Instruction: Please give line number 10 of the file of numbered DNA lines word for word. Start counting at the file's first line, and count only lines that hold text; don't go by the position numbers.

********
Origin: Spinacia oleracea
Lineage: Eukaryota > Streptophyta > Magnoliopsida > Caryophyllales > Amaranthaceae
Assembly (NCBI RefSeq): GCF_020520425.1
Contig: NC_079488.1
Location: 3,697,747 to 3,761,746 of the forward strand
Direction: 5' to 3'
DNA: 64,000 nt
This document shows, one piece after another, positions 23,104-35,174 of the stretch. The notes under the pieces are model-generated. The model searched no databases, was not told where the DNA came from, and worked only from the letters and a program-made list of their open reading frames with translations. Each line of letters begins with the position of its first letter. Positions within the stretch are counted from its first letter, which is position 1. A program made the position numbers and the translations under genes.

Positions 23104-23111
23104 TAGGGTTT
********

23104 TAGGGTTT